Facilitator: Lillian Aponte Miranda (FIU)
Speakers: Song Richardson (American), Karen Pita-Loor (Boston University), and Teri McMurtry-Chubb
(LaVerne)

5:45 – 6:30 p.m. Networking Break
This break is an opportunity for renewing existing and developing new relationships, making
mentor/mentee connections, and general community building.

6:30 – 8:30 p.m. Community Building Dinner
The Community Building Dinner is specifically designed to create a welcoming space for FDW
participants to cultivate supportive personal, professional, and social networks. Striving for individual
success in the legal academy can often feel isolating, discouraging, and even dehumanizing. The
Community Building Dinner provides a counterweight to those experiences by emphasizing aspects of
ourselves that help create our identity as a community, even if they don't make it into our tenure files or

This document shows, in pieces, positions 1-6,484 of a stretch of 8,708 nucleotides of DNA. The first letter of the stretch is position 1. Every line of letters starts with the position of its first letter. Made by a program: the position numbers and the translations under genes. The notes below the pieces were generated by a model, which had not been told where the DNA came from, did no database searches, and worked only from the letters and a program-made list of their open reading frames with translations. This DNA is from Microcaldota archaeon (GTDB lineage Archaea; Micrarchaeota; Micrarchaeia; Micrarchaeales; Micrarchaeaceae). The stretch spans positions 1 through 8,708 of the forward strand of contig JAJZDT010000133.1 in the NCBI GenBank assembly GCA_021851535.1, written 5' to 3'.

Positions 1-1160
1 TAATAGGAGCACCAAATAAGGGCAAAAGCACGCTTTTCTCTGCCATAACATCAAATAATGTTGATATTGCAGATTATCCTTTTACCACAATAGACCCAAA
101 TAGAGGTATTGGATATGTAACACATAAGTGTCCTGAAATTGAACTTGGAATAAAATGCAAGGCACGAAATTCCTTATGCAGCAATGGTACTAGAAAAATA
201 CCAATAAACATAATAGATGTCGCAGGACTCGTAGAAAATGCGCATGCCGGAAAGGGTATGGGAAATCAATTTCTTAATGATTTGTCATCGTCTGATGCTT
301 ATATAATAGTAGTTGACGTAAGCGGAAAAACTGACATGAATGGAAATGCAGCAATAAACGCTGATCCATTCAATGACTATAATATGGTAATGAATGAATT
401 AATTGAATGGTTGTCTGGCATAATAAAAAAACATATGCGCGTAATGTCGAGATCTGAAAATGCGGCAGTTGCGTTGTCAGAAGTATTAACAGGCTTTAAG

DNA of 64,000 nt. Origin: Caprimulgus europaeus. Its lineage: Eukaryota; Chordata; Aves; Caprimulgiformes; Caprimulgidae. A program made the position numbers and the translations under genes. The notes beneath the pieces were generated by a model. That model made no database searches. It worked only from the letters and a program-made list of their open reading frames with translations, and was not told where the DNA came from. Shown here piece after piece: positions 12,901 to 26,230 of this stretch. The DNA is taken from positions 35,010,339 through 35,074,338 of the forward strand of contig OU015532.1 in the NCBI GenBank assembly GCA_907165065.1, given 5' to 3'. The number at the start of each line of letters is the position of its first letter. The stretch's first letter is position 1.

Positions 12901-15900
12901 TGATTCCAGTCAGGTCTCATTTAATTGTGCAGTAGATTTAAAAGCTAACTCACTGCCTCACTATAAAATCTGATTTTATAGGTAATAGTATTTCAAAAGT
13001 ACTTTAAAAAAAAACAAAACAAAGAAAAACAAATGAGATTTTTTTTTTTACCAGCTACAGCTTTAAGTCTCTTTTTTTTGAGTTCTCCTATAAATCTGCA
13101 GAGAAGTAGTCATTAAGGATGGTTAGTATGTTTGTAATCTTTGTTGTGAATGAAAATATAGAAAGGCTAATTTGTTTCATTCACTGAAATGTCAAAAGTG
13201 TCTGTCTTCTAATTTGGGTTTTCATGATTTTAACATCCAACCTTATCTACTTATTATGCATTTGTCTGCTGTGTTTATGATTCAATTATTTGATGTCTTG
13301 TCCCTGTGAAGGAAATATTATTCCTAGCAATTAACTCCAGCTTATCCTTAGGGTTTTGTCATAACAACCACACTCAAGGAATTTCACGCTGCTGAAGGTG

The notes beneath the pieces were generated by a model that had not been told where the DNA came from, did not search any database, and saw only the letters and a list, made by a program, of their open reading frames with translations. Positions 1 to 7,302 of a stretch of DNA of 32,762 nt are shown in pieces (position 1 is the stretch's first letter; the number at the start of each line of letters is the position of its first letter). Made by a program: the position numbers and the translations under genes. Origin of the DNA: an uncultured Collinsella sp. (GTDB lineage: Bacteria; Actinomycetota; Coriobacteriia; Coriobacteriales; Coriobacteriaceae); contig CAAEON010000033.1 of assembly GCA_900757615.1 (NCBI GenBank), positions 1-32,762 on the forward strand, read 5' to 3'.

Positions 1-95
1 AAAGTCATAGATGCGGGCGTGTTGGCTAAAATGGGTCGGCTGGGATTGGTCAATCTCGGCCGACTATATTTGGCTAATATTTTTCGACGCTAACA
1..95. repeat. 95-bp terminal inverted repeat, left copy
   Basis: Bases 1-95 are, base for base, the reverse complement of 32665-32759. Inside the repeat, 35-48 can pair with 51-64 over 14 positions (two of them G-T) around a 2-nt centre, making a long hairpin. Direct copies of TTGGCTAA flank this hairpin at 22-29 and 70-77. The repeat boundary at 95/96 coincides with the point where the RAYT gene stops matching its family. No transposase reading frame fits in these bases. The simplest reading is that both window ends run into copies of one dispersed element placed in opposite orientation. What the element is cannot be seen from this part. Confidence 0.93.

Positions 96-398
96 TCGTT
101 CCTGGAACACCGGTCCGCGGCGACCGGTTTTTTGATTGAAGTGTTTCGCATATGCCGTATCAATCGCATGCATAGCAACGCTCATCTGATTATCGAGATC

dean's reports. In this spirit, this year’s dinner will feature an open mic. We invite you to share your
poetry, song, dance, and other talents with the group. Group performances are highly encouraged!
Additional opportunities for participation in the open mic night may include karaoke, group games of
Celebrity, Dictionary, and other icebreakers.

Facilitators: Jaime Lee (University of Baltimore) and Kim D. Chanbonpin (JMLS Chicago)




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FRIDAY, OCTOBER 5, 2012
8:20 a.m. – 10:20 a.m. Conference Registration.

8:20 – 8:50 a.m. Breakfast
We will begin by briefly reintroducing ourselves to one another, including newly arrived participants, and
then the co-chairs will lay out the schedule and goals for the rest of the FDW.
Facilitators: César Cuauhtémoc García Hernández (Capital) and Kim D. Chanbonpin (JMLS Chicago)

9:00 – 10:30 p.m. On Scholarship: Writing Critical and Progressive Scholarship
This session focuses on identifying and developing a scholarly agenda, conducting/overseeing research,